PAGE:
Paul Deneve’s brief is slightly vague, which, of course, makes it more interesting. What kind of “special projects” will a former Saint Laurent CEO work on for Apple? Well, look at his track record, what was his biggest achievement at Saint Laurent? The clue is in the name. Deneve helped rebrand the company by losing Yves. It was Deneve who hired ex-Dior Homme designer Hedi Slimane, knowing that Slimane would completely change the design direction – at least compared to Stefano Pilati – and alter the classic YSL logo.

Like it or not (and lots of people don’t), but a few seasons in, it seems to be a commercial success. The fashion consumer is buying into it. They understand and appreciate the visual language of not only the clothes, but also the new store design and overall brand communication.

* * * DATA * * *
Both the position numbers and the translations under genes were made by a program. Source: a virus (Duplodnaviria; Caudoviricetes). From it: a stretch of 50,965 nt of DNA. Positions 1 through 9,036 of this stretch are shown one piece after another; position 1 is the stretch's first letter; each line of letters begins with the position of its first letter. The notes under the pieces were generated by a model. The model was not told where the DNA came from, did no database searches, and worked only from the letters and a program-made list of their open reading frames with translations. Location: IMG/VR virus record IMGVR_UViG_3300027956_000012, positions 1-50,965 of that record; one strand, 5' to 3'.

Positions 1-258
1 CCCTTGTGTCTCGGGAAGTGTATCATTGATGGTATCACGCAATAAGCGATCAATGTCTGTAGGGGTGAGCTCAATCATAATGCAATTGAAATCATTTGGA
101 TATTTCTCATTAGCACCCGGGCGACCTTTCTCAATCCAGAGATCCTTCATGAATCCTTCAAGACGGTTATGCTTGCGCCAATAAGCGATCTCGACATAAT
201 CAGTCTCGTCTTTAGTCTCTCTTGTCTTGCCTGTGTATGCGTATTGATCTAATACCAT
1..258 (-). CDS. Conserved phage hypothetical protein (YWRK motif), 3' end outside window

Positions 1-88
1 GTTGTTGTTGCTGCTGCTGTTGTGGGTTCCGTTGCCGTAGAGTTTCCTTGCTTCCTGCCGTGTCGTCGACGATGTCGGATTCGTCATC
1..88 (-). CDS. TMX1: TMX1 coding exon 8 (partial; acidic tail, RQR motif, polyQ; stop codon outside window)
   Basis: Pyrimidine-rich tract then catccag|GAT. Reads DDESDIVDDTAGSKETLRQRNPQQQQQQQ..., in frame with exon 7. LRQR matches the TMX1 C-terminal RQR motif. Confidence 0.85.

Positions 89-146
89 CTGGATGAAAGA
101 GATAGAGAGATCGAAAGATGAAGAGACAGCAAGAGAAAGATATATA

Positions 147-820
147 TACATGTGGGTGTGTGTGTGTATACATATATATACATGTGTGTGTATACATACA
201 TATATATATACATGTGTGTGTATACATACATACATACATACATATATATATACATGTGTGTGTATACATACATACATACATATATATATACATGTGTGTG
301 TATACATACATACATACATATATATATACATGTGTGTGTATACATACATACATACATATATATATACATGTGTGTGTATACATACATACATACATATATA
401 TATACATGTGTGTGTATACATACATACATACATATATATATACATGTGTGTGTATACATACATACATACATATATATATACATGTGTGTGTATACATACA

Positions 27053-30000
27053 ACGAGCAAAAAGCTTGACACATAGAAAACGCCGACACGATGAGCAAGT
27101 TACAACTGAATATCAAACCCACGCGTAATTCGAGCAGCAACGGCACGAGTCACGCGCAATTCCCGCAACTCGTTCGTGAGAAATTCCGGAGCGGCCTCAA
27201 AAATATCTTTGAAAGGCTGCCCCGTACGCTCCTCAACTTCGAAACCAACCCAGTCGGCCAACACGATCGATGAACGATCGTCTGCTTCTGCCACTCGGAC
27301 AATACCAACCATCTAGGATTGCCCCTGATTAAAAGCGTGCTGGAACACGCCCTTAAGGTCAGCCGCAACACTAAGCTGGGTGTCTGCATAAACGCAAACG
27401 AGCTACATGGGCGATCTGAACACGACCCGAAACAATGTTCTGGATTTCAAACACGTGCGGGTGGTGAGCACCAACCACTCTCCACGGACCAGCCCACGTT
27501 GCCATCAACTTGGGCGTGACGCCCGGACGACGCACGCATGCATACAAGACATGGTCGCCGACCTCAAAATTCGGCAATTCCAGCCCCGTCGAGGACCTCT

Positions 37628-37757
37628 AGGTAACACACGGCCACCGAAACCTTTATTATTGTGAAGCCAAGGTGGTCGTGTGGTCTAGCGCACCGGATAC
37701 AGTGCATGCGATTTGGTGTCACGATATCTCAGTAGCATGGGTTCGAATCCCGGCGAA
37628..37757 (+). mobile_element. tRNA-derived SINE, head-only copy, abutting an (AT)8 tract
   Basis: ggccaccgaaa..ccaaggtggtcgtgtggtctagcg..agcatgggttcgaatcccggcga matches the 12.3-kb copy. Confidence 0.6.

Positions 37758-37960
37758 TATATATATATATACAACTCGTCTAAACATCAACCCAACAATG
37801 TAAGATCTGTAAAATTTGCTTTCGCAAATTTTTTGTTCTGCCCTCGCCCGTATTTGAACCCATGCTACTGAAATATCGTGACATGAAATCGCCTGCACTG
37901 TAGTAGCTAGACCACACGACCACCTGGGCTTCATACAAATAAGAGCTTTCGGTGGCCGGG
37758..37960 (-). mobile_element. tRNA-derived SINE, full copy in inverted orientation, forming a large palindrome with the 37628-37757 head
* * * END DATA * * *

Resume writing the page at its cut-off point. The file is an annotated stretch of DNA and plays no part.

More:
This is why Apple wanted Paul Deneve and Angela Ahrendts; they know the importance of collaborations, they know how to sell expensive luxury products, they are able to make money on handbags, sunglasses and perfumes on the back of catwalk collections; they can spot talent, they take risks, they dare rebrand classic names (look at Burberry’s transformation in the last decade), they have contacts in Paris, not just Silicon Valley, they speak to magazine editors on a daily basis, they live fashion.

By taking on leading fashion CEOs, Apple is increasing its chances of success when it comes to developing wearable technology. You don’t trust Google when it comes to glasses (the frames, not the technology) but you would buy Ray-Bans and Oakleys.

Samsung needs to get on the case. There are few companies that can compete with Apple and Samsung is one of them. They have less of an association with stylish design a la Apple, so already they are fighting an uphill battle. Samsung needs their own Ahrendts and Deneve. They need to look towards Louis Vuitton, Prada and Gucci. Which CEOs are left to pinch?